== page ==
Now, as a high school story, this story may have a lot of meat to chew on for discussion…for maybe 11th or 12th graders, but this is a story assigned to incoming 9th graders, students who are 13, 14 or 15 years old. Students this age are not ready to handle the truly disturbing elements of a story which reveal some of the most perverse sides of human nature. That is bad enough; however, it gets worse. You may wonder what this story has to do with To Kill a Mockingbird and the theme of individuality.  Here is the writing assignment associated with this story:

Write an essay that compares the cultural experience reflected in To Kill a Mockingbird and The Mother of Monsters and explain how this experience helped a character demonstrate individuality in the face of outside pressure.

Individuality! Outside Pressure!!!! These women chose to deform their children for their own selfish gains or selfish vanity! The first pregnancy of the peasant woman we might forgive out of mercy, based on her ignorance, but the purposeful birthing of the rest of the 11 children that she intentionally deformed is unconscionable and unforgivable. The same holds with the Parisienne.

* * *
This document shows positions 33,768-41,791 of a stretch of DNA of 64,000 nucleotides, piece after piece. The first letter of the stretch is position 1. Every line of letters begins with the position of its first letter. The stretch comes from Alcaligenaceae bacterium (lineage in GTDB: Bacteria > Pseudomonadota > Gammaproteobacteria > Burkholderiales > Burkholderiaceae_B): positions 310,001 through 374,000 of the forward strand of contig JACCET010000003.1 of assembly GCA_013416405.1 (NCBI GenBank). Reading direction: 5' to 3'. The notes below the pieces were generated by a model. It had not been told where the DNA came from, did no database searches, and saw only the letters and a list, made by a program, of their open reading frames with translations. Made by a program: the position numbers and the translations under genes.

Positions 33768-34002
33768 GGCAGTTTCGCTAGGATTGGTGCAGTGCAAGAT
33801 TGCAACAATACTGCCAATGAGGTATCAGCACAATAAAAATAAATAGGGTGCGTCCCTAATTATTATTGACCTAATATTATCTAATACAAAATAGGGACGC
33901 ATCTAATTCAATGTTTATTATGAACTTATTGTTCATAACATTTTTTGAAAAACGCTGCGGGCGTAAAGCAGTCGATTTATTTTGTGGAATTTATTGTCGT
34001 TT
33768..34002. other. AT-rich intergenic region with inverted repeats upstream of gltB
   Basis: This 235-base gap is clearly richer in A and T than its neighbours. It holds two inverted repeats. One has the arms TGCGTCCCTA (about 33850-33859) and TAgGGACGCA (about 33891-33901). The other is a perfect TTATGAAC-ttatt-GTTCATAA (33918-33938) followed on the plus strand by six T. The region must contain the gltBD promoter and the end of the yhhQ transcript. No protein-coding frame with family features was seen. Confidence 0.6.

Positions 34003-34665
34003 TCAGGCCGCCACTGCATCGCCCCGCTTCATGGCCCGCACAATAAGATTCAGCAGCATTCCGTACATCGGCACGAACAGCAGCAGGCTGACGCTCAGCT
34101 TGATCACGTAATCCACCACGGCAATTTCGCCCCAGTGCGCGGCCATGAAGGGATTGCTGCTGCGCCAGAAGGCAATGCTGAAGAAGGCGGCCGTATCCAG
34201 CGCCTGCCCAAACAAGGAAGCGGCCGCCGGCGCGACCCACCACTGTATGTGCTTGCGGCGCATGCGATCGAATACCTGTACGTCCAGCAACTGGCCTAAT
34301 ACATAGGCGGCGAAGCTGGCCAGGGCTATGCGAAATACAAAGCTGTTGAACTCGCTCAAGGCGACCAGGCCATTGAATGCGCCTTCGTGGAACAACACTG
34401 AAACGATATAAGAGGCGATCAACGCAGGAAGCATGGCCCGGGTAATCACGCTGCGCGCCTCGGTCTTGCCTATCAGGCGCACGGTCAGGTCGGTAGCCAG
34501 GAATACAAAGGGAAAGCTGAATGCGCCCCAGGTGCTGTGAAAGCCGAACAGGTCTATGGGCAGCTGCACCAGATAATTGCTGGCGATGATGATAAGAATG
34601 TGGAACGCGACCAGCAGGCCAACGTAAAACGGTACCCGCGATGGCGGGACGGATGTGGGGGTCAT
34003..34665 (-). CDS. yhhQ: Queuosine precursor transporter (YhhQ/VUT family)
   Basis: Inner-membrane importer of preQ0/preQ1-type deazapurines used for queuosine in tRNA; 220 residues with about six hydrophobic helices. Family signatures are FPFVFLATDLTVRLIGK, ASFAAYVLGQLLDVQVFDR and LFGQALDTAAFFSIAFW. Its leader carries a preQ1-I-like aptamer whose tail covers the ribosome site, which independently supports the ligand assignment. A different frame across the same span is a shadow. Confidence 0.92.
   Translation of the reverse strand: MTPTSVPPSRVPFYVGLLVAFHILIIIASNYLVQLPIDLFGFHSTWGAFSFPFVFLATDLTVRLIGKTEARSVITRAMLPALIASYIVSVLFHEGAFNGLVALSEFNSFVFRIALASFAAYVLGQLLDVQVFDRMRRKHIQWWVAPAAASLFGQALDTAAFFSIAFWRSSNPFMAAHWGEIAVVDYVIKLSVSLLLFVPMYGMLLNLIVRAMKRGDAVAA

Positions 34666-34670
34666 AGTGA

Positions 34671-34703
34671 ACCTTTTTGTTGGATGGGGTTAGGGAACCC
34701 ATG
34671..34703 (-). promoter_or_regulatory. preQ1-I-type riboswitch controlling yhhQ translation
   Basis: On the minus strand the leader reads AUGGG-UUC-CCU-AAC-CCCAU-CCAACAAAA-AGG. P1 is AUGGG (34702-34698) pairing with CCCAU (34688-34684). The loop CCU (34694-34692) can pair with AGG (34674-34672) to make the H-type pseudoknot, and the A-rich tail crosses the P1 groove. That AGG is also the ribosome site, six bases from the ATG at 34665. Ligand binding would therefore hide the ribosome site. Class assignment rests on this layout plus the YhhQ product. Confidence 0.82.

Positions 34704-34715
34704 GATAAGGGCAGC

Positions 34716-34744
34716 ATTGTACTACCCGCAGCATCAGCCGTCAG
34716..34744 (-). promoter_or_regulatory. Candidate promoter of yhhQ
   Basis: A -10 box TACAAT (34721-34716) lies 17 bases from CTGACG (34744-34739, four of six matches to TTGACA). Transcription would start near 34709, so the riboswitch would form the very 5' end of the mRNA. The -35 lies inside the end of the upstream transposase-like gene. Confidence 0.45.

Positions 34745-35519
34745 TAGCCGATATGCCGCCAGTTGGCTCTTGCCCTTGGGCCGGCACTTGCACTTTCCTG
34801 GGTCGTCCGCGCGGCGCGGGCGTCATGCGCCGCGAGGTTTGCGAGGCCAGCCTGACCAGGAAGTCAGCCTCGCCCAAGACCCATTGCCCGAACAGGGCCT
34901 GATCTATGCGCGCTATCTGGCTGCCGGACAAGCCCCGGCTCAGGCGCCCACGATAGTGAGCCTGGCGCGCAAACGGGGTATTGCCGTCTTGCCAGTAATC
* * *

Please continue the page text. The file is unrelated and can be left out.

To judge these women as demonstrating their INDIVIDUALITY in the face of outside pressure is absurd and defies human decency. It is like insisting that Jeffery Dahmer was expressing his individuality through cannibalistic murder. Additionally, it is not a major leap to conclude that if deforming your children in order to express your own individuality is acceptable, then killing your children to protect your individuality (or selfish inhumanity) is perfectly fine too. This story paired with this assignment is a repulsive perversion of the concept of “lesson”; it is a corruption of anything descent and good.

There is something deeply repulsive in this lesson, especially as it is aimed at students as young as 13. I have been told that I must teach this module. I can make some adjustments, but not too many. I am struggling to find a way NOT to perpetuate the ugliness found here.  I am certainly NOT going to teach this story, though I may find myself in trouble with the system as a result. Some things are worth refusing to do even if there is a cost.